body mass index (BMI)

  5. Change of pulse rate [ Time Frame: Time Frame: Pulse rates were checked at baseline and at weeks 1, 2, 3, 4, and 6 (or on early termination). ]
    pulse rate

  6. Change of blood pressure [ Time Frame: Time Frame: Blood pressure were checked at baseline and at weeks 1, 2, 3, 4, and 6 (or on early termination). ]
    blood pressure (both systolic and diastolic)

  7. Change of ECG QT Interval [ Time Frame: Time Frame: ECG were assessed at baseline and week 6 (or on early termination). ]
    12-lead electrocardiogram (ECG) ECG QT Interval.

  8. change of fasting glucose. [ Time Frame: Time Frame: laboratory test mentioned above were assessed at baseline and week 6(or on early termination. ]
    Laboratory tests including fasting glucose.

  9. change of liver function [ Time Frame: Time Frame: laboratory test mentioned above were assessed at baseline and week 6 (or on early termination). ]
    Laboratory tests including alanine aminotransferase [ALT] and aspartate aminotransferase [AST].

  10. change of renal function [ Time Frame: Time Frame: laboratory test mentioned above were assessed at baseline and week 6 (or on early termination). ]
    Laboratory tests including blood urea nitrogen [BUN], creatinine.

  11. change of lipid profiles. [ Time Frame: Time Frame: laboratory test mentioned above were assessed at baseline and week 6(or on early termination). ]
    Laboratory tests including triglycerides, cholesterol, high density lipoprotein [HDL], and low density lipoprotein [LDL].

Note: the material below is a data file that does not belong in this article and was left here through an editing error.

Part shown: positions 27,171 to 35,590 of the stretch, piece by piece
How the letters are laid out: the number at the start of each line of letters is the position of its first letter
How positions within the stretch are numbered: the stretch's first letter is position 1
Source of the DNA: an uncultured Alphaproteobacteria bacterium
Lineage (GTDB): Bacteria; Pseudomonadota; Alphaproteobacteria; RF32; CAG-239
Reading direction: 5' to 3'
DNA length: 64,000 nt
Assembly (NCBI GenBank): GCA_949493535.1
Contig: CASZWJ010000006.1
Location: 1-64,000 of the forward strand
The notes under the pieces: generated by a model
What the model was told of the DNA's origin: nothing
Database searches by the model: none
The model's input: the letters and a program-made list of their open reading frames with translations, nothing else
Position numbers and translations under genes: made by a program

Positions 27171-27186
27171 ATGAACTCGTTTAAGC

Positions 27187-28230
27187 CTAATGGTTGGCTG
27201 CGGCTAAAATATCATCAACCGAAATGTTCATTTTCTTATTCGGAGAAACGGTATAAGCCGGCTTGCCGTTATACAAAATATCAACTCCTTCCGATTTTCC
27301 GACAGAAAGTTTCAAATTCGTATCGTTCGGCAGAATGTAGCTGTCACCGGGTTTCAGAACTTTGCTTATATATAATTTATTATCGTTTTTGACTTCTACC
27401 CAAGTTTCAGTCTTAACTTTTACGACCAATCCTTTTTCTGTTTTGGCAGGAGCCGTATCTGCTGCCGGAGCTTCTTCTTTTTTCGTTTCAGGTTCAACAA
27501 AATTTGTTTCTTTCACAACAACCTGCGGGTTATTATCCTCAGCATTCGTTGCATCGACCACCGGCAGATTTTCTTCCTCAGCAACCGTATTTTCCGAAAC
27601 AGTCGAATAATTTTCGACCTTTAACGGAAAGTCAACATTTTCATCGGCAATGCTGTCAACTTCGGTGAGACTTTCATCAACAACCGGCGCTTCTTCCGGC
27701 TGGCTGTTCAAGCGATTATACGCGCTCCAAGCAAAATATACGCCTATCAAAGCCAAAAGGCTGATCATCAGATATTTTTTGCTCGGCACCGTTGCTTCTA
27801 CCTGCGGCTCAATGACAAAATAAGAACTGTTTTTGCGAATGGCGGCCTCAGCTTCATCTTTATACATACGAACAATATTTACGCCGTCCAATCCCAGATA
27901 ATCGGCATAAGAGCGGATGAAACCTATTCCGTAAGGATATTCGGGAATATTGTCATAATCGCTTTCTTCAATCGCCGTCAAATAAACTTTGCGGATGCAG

12. Assessments of quality of life [ Time Frame: Time Frame: Medical Outcomes Study Short-Form 36 was assessed at baseline and week 6 ]
    The Short-Form-36 (SF-36) is comprised of the physical component summary (PCS) which measures physical health, and the mental component summary (MCS) which measures mental health. PCS includes 4 subscales: 1) physical functioning, 2) role physical limitations, 3) body pain, 4) general health; MCS includes 4 subscales: 1) vitality, 2) social functioning, 3) role emotional limitations, and 4) mental health. SF-36 raw scores were processed according to the user manual to obtain standardized scores for all 8 SF-36 subscales, PCS and MCS. Scores for the SF-36 subscales range from 0 to 100, with a higher score representing better QOL. The PCS and MCS were standardized according to general population means and variances to produce scores with a common mean of 50 and standard deviation of 10 (T-scores). Thus, any score < 50 represents a reduction from "normal" health.

  13. Assessments of heart rate variability [ Time Frame: Time Frame: Heart rate variability was assessed at baseline and week 6 ]
    Heart rate variability

  14. depression and somatic symptoms evaluation [ Time Frame: The scales were rated at baseline, and again at weeks 1, 2, 3, 4, 5 and 6 (or on early termination). ]
    The Depression and Somatic Symptoms Scale (DSSS) is composed of a 12-item depression subscale (DS) and a ten-item somatic subscale (SS), which includes a five-item pain subscale (PS). Each item is scored from 0 to 3 (absent, mild, moderate, and severe) according to the severity of symptoms, with the total score ranging from 0 to 36 and 0-30 for the DS and the SS, respectively. Higher total score indicates more severe depression and somatic symptoms.

  15. Gastrointestinal Symptoms evaluation [ Time Frame: The scales were rated at baseline, and again at weeks 1, 2, 3, 4, 5 and 6 (or on early termination). ]
    Gastrointestinal Symptom Rating Scale-Irritable Bowel Syndrome (GSRS) includes 15 questions on a scale of 1 to 7, depending on how inconvenient it had been during the previous week. A higher score indicates more inconvenient symptoms. Combination scores among 15 questions can assess the following five domains: reflux syndrome (heartburn and acid regurgitation), abdominal pain (stomach ache, gastric hunger pains and nausea), indigestion syndrome (gastric borborygmus, gastric bloating, eructation and increased flatus), diarrhea syndrome (diarrhea, loose stools and urgent need to defecate) and constipation syndrome (constipation, hard stools and feeling of incomplete evacuation).

  16. Sleep Quality evaluation: The Pittsburgh Sleep Quality Index (PSQI) [ Time Frame: The scales were rated at baseline, and again at weeks 1, 2, 3, 4, 5 and 6 (or on early termination). ]